I have a memory from that job of a time late one Friday evening: Friday was a particularly busy day with something like 20 pickups around London. I had stopped at the last street lights on the north of London to adjust my clothing, clean my helmet visor and make sure the bikes luggage boxes were properly locked, [Writing that reminds me of the incident when they were not properly locked!]. In the winter the air in a big city is noticeably warmer than the countryside:  looking behind me I could see the comforting yellow tunnel of light leading back into the warm city; ahead was freezing darkness! The roads were deserted, a cold northerly wind was blowing sleet at me and I was tired. I had a lonely two hour ride ahead of me. I felt so sorry for myself I had to hold back tears and really force myself to go on.
Greybeard (Neil)
1955 Golden Flash, sprung frame

Warwickshire UK

A Distinguished Gentleman Riding his 1955 Plunger Golden Flash

Offline Lukey

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Re: alternative transport
« Reply #4 on: 24.10. 2013 20:20 »
My everyday mode of transport it an older suzuki bandit 600 that I commute to work on and until the caferacer is built is also my weekend bike too

For a car I have a 1987 Landrover defender 90  *smile*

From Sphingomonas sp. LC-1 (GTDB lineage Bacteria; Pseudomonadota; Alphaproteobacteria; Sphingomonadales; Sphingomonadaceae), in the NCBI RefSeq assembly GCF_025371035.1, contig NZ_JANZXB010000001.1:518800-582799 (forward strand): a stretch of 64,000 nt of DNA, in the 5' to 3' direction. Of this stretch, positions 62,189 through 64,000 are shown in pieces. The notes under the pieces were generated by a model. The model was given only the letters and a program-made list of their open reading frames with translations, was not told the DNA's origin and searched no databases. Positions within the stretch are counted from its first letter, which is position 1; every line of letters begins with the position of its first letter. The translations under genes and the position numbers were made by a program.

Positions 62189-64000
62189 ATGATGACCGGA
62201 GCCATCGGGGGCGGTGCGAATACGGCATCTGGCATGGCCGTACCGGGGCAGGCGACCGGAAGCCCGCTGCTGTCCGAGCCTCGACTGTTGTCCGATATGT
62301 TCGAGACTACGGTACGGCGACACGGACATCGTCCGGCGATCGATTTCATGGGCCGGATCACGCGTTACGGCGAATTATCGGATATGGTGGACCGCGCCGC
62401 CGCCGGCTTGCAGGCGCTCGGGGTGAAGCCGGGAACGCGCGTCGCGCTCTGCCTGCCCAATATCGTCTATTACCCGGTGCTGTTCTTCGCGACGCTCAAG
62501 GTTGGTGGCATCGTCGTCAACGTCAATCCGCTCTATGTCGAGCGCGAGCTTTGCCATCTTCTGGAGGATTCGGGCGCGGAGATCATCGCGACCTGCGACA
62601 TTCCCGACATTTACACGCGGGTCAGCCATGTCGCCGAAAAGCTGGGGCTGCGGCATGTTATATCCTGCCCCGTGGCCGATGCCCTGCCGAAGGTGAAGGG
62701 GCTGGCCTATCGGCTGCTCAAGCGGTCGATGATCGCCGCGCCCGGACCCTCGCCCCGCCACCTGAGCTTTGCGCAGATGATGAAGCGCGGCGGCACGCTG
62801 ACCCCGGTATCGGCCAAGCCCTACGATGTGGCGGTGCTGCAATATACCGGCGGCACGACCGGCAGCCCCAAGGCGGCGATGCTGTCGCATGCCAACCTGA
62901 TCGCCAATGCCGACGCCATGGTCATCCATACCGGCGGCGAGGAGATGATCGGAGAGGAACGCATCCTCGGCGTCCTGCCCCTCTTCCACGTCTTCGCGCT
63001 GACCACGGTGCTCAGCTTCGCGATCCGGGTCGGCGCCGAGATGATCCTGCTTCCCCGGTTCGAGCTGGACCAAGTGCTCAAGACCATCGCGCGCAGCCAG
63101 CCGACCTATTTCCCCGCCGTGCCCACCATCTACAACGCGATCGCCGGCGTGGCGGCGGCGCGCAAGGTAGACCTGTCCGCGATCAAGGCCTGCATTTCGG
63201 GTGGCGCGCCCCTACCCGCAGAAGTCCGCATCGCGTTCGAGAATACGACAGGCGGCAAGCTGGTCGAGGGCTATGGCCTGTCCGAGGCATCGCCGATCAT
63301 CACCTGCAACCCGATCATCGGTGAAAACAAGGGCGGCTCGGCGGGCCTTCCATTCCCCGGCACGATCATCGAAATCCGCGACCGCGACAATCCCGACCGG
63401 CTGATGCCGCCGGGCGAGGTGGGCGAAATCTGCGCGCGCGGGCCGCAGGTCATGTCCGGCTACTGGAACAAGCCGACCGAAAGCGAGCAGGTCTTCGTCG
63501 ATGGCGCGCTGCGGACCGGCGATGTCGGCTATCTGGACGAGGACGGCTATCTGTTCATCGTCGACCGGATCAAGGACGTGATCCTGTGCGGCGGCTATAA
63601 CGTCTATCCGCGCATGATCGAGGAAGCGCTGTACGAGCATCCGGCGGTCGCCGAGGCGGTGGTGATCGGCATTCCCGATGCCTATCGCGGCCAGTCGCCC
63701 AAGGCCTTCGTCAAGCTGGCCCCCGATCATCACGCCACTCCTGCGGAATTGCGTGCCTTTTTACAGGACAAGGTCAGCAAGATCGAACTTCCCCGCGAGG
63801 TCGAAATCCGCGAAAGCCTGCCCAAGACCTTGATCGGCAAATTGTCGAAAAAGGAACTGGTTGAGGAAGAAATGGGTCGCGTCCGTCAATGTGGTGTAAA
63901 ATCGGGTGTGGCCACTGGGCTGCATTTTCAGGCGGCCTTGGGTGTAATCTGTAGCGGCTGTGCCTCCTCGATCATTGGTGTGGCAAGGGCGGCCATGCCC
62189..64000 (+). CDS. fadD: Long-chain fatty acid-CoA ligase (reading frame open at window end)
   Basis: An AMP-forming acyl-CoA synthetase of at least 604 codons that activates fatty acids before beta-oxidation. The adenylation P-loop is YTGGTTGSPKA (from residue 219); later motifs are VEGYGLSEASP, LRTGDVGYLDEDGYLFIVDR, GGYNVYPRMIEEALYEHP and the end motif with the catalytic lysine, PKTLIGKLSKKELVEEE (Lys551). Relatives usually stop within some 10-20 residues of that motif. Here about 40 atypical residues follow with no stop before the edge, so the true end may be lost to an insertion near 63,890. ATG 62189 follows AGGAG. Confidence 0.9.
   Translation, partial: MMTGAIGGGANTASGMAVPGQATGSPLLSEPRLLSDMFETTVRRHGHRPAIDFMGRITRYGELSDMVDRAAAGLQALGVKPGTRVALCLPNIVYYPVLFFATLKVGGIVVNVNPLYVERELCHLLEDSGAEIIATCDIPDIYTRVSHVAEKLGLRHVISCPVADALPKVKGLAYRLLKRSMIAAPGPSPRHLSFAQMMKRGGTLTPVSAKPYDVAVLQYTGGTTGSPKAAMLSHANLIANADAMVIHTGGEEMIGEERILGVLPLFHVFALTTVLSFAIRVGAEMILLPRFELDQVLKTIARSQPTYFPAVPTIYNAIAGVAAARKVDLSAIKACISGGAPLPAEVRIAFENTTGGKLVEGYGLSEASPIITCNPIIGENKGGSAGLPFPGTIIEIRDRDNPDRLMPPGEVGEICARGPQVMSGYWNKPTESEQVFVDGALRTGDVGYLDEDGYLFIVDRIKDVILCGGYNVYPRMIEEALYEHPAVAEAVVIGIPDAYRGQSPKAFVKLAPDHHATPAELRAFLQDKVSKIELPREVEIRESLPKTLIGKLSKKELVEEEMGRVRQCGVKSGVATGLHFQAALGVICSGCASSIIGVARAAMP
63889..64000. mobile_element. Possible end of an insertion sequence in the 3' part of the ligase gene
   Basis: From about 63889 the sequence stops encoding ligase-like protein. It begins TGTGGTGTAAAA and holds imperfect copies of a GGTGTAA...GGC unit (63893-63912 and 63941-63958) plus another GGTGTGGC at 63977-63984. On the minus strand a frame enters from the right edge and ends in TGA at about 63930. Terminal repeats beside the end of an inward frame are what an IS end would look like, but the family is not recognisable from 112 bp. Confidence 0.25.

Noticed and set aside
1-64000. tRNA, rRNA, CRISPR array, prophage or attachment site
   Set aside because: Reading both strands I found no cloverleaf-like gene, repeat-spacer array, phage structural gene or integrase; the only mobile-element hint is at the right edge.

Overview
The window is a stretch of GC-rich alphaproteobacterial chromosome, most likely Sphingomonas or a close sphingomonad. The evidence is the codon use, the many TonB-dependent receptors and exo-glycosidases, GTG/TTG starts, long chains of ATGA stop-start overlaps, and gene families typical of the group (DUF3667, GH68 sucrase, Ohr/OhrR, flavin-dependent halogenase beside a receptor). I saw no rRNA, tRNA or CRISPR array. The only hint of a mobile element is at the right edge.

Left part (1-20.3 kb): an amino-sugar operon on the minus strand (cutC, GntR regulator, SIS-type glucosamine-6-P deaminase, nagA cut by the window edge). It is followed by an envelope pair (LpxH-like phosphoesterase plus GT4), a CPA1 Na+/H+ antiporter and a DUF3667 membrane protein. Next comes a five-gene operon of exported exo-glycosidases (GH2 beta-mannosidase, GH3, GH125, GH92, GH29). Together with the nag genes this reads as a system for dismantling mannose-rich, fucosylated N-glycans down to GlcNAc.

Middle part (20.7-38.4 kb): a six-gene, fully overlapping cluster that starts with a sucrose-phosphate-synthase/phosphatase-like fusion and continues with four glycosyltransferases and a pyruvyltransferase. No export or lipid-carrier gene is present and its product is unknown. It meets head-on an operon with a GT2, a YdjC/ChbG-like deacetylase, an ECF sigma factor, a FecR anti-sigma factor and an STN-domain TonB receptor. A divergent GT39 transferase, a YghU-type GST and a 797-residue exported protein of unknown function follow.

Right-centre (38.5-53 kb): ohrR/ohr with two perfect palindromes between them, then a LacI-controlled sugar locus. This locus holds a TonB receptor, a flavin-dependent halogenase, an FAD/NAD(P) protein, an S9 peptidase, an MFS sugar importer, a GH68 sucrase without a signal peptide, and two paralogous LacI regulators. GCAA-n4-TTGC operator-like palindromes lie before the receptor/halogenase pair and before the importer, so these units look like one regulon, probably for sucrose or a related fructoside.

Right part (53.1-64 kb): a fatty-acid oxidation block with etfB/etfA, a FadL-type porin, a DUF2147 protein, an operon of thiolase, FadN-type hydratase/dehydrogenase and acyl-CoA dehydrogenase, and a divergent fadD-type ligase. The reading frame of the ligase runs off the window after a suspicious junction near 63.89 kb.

Dont like new cars, too many electrics and things to go wrong  *smile* *smile*
1960 BSA A7SS
1960 BSA A10 Police bike - rebuild
1960 BSA A10 Project Caferacer
1957 BSA B31
1957 BSA B33 Scrambler

Offline alanp

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Re: alternative transport
« Reply #5 on: 25.10. 2013 10:17 »
I go from one extreme to RGS rep shares a garage with a 162bhp Ducati Diavel, red with a white stripe....good for 2.7 sec. to 60mph.
Love them both.
Member of the 'Last of the Summer Wine Club - Jennycliff'.

Online muskrat

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Re: alternative transport
« Reply #6 on: 25.10. 2013 13:21 »
I alternate between 1 x right foot one up three down, 2 x right foot one down three up and 2 x left foot one down four up bikes. Always makes the first few corners interesting and some times after a hundred miles I might forget which one I'm on.  *red*
Rescue vehical is a '02 Ford one tonner.
'51 A7 plunger, '57 A7SS now A10CR,  '83 CB1100F, 88 FXST .
Muskys Plunger A7

Online WozzA

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Re: alternative transport
« Reply #7 on: 26.10. 2013 00:16 »
I got 1 Left foot 1 Down 4 up..  Harley
        1 Right foot 1 Up 3 down..   BSA
        1 XR6 4speed Auto...    Ford UTE
        1 CVT auto with paddles  *eek* ...Subaru XV
Each have a different mode of gear change,
which explains why I'm totaly confused most of the time...    *pull hair out*
'51 Golden Flash Plunger
'57 Golden Flash Swingarm

The biggest lie I tell myself is
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Offline fido

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Re: alternative transport
« Reply #8 on: 26.10. 2013 07:20 »
I suppose the most alternative vehicle I own is my 1976 Toyota Hiace coachbuilt camper. It is still in Scotland as, at 20mpg it would cost more than it's worth to drive it here. My LDV Convoy hightop long wheelbase van is here in Hungary but that is on loan to a "friend" and is currently a bone of contention.  *sad2*